Upfront Season Off to Ambitious Start

Feb 21, 2005  •  Post A Comment

Upfront season got started last week with Comcast Network Sales and Cartoon Network making presentations to advertisers and media buyers.

Last week’s events generally followed tradition, plying clients with entertainment and drink. But some other cable networks are planning slightly more ambitious upfront events than usual in an effort to keep themselves top-of-mind among both senior media buyers and young media planners, at least for one evening.

Coincidentally, almost all of them will be heralded by the U2 song “Vertigo,” this year’s ad sales anthem.

“It’s always the same, but it’s always different,” said Ray Warren, managing director of OMD, commenting on the annual upfront ritual.

The cable upfronts are being held until the week of May 16, when the broadcast networks take over with massive presentations in such venues as Radio City Music Hall and Lincoln Center.

Discovery Communications will pitch its cable networks April 7 at Jazz at Lincoln Center. Turner Broadcasting will hold its presentation, the first marked by a significant amount of original series programming, April 12 in the theater at Madison Square Garden, a larger venue than in previous years.

Mr. Warren said he sees value in the network galas: “They definitely refresh the memory, give you a better sense of the style of the network. They give you a chance to catch up with people you’re going to be doing business with. I think they’re pretty useful.”

But Steve Grubbs, CEO of PHD, warned there’s not enough time for all of the parties.

“There are so many of these at a time of the year when we’re out talking to all of our clients and strategizing with them, and it’s difficult to attend them all,” Mr. Grubbs said. “I think they can cover a lot of this information in one-on-one meetings. And in fact most of them follow up in one-on-one meetings. I would like to see them spread more across the course of the year. ESPN does their presentation in the fall, and they get pretty good attendance.”

While some cable networks’ presentations are growing this year, other networks will conduct smaller upfront meetings on an agency-by-agency, client-by-client basis.

“I find it’s much more effective to bring the top decision makers in terms of programming directly to the top decision makers in terms of the advertising and buying community, and I’d rather have them meet one-on-one instead of at a mass event,” said Jeff Lucas, president of ad sales for the NBC Universal Cable Entertainment Group.

While the broadcast networks need big effect, cable networks have a more targeted message they need to deliver, Mr. Lucas said. Beginning in September, he said, the NBCU Cable ad sales force presents “to every buying group out there and every planning group and every client we can get into. We strategically target them. So our message gets across to them directly.”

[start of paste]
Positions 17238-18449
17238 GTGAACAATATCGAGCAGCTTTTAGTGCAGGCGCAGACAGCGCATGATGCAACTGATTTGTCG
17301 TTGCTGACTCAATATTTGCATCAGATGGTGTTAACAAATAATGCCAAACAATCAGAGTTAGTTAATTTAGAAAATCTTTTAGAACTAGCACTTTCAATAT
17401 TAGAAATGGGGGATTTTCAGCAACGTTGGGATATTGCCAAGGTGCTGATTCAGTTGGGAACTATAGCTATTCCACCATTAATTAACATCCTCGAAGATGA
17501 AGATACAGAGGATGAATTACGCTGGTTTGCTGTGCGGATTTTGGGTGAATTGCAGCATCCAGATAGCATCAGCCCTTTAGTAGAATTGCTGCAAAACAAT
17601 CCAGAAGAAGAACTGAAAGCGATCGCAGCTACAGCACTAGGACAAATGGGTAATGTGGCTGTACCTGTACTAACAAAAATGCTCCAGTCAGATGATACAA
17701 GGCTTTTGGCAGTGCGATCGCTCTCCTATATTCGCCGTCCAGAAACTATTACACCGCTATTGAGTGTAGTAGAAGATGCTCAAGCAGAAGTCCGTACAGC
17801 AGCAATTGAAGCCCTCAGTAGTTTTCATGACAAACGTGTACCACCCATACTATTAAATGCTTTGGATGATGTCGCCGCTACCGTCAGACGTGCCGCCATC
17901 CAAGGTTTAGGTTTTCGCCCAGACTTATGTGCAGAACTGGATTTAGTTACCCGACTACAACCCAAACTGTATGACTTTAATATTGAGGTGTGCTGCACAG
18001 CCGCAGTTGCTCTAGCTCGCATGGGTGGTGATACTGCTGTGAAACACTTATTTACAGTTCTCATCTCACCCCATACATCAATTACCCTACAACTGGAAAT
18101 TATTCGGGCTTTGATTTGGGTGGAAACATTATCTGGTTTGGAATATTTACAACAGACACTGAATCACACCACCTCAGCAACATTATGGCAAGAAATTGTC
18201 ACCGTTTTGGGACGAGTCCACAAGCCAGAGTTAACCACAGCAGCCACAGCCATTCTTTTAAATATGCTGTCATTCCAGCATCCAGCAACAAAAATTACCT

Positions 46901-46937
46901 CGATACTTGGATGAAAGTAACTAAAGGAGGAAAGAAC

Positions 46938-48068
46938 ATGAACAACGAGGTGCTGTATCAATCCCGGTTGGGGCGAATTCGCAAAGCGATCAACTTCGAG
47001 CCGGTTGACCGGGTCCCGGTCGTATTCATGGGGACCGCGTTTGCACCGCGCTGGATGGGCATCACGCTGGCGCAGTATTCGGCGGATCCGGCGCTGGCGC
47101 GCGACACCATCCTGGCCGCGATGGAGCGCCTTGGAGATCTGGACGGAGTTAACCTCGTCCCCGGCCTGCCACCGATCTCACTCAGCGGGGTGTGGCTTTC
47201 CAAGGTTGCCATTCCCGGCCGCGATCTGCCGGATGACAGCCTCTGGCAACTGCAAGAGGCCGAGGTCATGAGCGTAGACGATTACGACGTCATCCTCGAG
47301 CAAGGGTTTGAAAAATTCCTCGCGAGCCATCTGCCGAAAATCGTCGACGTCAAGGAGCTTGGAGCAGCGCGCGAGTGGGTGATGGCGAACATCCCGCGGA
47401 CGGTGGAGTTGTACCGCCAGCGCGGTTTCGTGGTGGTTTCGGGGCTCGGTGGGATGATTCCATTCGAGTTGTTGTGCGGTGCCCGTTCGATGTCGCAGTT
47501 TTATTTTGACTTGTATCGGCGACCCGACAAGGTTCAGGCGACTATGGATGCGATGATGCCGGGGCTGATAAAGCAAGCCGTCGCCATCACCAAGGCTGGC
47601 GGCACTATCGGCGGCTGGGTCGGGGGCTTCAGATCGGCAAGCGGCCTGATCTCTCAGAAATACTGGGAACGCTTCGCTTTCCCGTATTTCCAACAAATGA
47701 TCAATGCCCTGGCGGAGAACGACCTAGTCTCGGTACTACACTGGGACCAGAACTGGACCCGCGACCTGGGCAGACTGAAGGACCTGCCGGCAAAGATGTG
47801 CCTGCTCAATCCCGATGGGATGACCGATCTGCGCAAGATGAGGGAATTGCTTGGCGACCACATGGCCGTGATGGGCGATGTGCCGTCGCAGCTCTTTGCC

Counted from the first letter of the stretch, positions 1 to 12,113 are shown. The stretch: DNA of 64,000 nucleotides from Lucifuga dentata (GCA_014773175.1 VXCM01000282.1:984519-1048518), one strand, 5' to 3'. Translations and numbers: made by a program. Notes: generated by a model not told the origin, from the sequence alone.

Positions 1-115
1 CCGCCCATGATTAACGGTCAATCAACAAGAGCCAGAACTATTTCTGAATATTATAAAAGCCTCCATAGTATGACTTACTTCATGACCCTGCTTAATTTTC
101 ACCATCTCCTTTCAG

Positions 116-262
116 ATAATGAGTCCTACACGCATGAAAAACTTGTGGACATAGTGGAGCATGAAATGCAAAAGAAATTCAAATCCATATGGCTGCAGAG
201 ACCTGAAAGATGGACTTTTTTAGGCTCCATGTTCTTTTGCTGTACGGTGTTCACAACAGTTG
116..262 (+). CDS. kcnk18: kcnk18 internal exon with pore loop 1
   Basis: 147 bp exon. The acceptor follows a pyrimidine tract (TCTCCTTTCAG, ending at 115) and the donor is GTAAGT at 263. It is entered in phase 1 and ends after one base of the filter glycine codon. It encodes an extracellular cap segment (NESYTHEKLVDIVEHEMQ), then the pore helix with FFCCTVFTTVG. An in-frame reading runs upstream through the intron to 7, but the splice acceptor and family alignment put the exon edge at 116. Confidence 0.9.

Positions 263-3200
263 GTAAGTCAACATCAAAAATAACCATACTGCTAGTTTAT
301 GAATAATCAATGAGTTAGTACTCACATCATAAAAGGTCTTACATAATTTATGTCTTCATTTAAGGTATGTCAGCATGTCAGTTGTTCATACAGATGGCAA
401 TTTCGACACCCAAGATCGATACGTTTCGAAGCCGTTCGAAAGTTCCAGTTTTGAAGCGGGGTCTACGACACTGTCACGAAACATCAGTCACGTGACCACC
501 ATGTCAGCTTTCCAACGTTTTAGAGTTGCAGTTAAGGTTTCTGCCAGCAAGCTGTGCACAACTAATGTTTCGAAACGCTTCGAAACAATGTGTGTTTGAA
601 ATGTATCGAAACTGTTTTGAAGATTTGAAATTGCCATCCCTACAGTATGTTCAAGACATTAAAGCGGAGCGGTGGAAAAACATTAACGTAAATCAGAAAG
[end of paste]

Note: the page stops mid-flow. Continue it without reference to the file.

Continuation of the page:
Still, the Comcast event, in which it presented all of its networks-E!, Style, Outdoor Life, Golf Channel, G4 and International Channel-under one sales organization for the first time, was worthwhile, Mr. Grubbs said. “I probably wanted to hear more about some of the networks. It seemed like they were operating under a time schedule. I didn’t feel the urgency to get to the shrimp or the martinis myself,” he said.

It was too soon to tell whether the Comcast networks would earn higher budgets. “They make a good case. A couple of their networks are pretty hot,” Mr. Grubbs said.

Optimism About Kids

Kim McQuilken, executive VP of sales and marketing for Cartoon Network, said his Wednesday night event at Time Warner Center was a success. “We were extremely happy because we executed ours during pre-toy fair. Everybody’s in town. We had an incredible turnout of senior client executives. We had a great quality audience. Based on who was there, it tells me we’re doing the right thing.”

While some forecast a difficult kids marketplace, given nutrition issues that could limit food advertising and violence issues that could curtail video game and DVD spots, Mr. McQuilken remained optimistic.

“More than ever, TV networks are going to have to drill down with clients and listen to what they need to accomplish,” he said. “It’s incumbent on us to do more than ever in this market, and if we do that we can still build the business.”

Mr. McQuilken said the scatter market has been moving late, and this year, the first quarter includes the pre-Easter period, an important time in the kids market. “I really think we need to see the entire first-quarter spending before trying to predict the upfront,” he said.

Nevertheless, he said he’s looking for an increase in the high single digits that would put kids upfront spending in the high $800 million range.

In the general market, Mr. Lucas said, in second-quarter scatter, “Money is coming in and pacing ahead of last year.”

Second-quarter scatter “sets a mental tone for the upfront. It’s your last look at the marketplace prior to going in and doing your upfront,” he said. “There’s a lot of other factors that go into the upfront, but it gives you your gut feeling. Right now, it’s a positive feeling.”

Naturally, buyers were a little more circumspect.

“I don’t sense this upfront will be as strong as last year’s, which wasn’t as strong as the year before,” OMD’s Mr. Warren said.

For the broadcasters, “When you have a huge share of the market, but the audience is declining, it’s hard to continue to increase that,” Mr Warren said. Cable networks are “kind of holding their own and maybe picking up a bit because they’re getting a lot of the audience that’s leaving the broadcast networks.”

Mr. Grubbs said he doesn’t think this year’s market will be bigger than last year’s. “It’s going to be relatively flat, at this point,” he said. “There’s nothing to indicate otherwise.”